Nobody will hire me as a nurse in Mississippi without a Mississippi nursing license because I can not legally practice nursing in this state without a Mississippi license - my Wisconsin license is meaningless here. The only exception to this would be for individuals who can take advantage of the Nurse Licensure Compact (NLC). But the NLC is for people who live in one state but work in another state - in that case you can use the license you hold in your state of residence (where you live, vote, pay taxes) to work in another state as long as both states belong to the NLC. Under the NLC you must hold a license in the state that you are a resident in. Mississippi and Wisconsin both belong to the NLC, but I am obviously not commuting to work from Wisconsin. Since I am a Mississippi state resident I must hold a Mississippi nursing license in order to work in Mississippi.

After my application for a Mississippi license was denied by the Mississippi Board of Nursing, I looked into applying to other schools of nursing in my area.The first thing I tried was to apply to a local community college ADN program. My main concern was getting someone to issue me a "graduation date" so that I could become licensed in Miss and start working to help support my family. I thought that an ADN would be cheaper and faster than a BSN even though it is below my current level of education. The director of the ADN program called me up personally after she got my application to tell me that the community college could not accept me as a student. I had already taken every single course in their entire curriculum, and they can not issue me an ADN degree from their institution unless I take at least 25% of the nursing courses at their school. I practically begged her to allow me to re-take 25% of the required classes at their school, just so that I can get a graduation date from somewhere so that I can get a valid Mississippi nursing license so that I can work to support my family. They did not allow me into the ADN program. I live in rural Mississippi and there are not any other ADN programs within driving distance of my home.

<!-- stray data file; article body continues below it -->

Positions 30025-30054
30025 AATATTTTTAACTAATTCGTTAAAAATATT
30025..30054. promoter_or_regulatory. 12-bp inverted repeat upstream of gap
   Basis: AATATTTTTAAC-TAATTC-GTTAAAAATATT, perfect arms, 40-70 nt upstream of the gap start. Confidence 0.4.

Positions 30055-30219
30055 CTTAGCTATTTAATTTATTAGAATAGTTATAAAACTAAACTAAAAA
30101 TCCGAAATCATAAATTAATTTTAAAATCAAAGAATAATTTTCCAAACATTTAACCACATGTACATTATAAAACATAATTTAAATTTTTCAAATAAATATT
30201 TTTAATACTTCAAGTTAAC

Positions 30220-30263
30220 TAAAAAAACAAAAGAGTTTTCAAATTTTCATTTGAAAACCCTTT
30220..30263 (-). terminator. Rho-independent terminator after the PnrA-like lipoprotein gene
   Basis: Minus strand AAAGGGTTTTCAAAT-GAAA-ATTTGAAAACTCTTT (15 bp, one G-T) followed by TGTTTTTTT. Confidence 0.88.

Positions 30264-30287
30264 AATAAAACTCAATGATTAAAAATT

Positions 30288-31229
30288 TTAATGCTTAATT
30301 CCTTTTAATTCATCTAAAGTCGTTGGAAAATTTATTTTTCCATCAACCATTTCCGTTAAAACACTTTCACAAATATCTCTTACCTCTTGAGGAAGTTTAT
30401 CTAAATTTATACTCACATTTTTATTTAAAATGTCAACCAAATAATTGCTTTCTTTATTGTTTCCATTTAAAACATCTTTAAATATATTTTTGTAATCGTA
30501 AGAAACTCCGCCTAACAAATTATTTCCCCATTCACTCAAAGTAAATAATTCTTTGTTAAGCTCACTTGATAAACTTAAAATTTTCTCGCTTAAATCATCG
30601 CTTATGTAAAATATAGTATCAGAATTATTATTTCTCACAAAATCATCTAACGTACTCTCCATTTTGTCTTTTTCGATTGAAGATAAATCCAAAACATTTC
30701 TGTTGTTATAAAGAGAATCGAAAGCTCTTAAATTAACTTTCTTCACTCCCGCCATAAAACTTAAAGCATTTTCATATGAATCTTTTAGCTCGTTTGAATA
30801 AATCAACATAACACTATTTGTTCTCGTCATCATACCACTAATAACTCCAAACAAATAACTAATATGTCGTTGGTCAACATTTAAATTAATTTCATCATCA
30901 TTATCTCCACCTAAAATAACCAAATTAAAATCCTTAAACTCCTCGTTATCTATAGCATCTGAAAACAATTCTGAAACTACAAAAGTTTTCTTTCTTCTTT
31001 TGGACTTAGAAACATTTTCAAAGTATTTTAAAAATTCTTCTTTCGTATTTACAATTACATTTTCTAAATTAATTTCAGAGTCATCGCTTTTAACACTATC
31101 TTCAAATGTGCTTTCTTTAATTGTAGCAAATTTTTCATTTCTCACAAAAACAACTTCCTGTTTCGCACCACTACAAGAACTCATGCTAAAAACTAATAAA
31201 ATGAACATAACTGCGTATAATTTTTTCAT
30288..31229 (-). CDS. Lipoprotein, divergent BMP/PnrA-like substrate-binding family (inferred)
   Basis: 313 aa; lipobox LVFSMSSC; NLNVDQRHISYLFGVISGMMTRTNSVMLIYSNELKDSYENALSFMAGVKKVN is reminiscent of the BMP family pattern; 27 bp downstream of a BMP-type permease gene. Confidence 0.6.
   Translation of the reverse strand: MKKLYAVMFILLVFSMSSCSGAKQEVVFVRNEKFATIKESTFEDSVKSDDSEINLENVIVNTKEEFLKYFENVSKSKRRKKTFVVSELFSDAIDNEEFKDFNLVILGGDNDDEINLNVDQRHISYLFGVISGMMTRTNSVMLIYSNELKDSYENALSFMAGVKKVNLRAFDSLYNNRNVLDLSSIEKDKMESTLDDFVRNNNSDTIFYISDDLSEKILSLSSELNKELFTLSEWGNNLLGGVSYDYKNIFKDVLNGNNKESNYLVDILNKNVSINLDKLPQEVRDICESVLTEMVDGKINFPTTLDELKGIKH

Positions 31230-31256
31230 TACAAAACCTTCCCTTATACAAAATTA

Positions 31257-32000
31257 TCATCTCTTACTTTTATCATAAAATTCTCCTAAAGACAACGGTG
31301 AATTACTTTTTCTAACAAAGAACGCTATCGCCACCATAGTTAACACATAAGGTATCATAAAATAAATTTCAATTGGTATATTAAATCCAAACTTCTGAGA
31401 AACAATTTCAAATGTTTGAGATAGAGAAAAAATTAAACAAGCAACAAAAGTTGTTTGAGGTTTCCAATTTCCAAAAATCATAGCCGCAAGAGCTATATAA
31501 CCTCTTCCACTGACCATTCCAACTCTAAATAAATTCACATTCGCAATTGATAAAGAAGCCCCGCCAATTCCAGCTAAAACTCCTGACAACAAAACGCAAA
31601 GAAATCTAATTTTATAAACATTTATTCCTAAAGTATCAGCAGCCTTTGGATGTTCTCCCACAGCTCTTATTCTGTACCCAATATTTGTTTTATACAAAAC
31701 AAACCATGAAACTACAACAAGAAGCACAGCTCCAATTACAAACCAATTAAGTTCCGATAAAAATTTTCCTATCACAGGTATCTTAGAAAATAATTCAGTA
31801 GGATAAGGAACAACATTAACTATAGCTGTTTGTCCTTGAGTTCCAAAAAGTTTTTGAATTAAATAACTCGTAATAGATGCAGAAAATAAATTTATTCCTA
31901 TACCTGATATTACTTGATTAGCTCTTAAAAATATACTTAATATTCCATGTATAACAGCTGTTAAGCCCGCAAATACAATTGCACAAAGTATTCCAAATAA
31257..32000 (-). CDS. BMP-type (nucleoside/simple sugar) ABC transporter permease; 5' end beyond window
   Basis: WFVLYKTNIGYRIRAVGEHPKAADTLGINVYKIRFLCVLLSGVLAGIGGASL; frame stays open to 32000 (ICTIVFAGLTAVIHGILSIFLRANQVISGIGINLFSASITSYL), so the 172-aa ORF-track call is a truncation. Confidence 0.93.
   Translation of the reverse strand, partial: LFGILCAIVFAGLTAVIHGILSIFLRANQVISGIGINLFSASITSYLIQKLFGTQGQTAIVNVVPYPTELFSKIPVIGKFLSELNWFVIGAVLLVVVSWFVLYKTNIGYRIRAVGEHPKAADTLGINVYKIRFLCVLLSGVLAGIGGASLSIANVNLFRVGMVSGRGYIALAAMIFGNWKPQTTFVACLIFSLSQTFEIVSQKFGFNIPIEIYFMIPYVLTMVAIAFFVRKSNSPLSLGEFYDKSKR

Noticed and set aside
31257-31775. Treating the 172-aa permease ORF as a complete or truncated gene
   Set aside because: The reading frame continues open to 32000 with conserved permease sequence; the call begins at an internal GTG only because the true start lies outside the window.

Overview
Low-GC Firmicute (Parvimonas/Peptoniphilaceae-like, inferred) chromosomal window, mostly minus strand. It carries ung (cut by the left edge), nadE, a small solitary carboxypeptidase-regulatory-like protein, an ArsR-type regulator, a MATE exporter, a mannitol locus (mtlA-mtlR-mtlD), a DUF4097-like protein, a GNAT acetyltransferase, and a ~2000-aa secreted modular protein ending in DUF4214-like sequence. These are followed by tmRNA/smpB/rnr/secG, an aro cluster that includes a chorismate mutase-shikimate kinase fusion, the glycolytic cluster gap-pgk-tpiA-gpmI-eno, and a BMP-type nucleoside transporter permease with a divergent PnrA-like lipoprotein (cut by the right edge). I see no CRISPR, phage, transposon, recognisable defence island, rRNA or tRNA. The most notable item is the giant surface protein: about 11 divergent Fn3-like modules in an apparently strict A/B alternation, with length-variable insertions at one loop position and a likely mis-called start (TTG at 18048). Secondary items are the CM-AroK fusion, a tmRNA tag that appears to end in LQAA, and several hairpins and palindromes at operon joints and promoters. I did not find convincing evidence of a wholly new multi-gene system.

Next I tried to apply to the RN-to-BSN program at a nearby university since I do have a (Wisconsin) RN. They would not allow me into this program because you must have an ADN and a Mississippi nursing license in order to get into the program. (Even though there are no clinicals, only academic work for this kind of program). But I can't get an ADN because I am overqualified for an ADN program. And I can't get a Mississippi nursing license unless I get either an ADN or a BSN. Catch-22. The nursing department even discussed my situation at a board meeting, and still would not allow me to apply to the RN-to-BSN program, even though I am perfectly qualified for it.

My only other option at this point would be to enter a 4 year university BSN program as a freshman. I would need to re-take many courses that I have already taken because they have time limits. For example: I took sociology and statistics more than 10 years ago, so I would have to re-take those classes. I took two semesters of anatomy & physiology more than 5 years ago, so I would have to re-take those classes, too. Re-taking so many courses that I already took, and did very well in, seems quite ridiculous since I am already a nurse. I would also have to re-take the entire core curriculum for another bachelor's degree at that university. In addition, I'd have to re-take a good percentage of the nursing classes that would not transfer from Marquette. It would take a good 3 years of full-time coursework to get a BSN this way when all I really want is to get a nursing license.

I would be closer to getting a Mississippi nursing license if I had never taken a single nursing course before in my life. If I had never entered the Direct Entry program at Marquette, then at least I would have the option of going to a community college and getting an ADN in two years.

The "Memorandum of Understanding" that I signed when I entered the Direct Entry program said that I could get a license in Wisconsin without a BSN degree. It was not unreasonable for me to assume that this meant that the pre-MSN phase of the Direct Entry program would legally meet the requirements for RN licensure in Wisconsin - but this is simply not the case.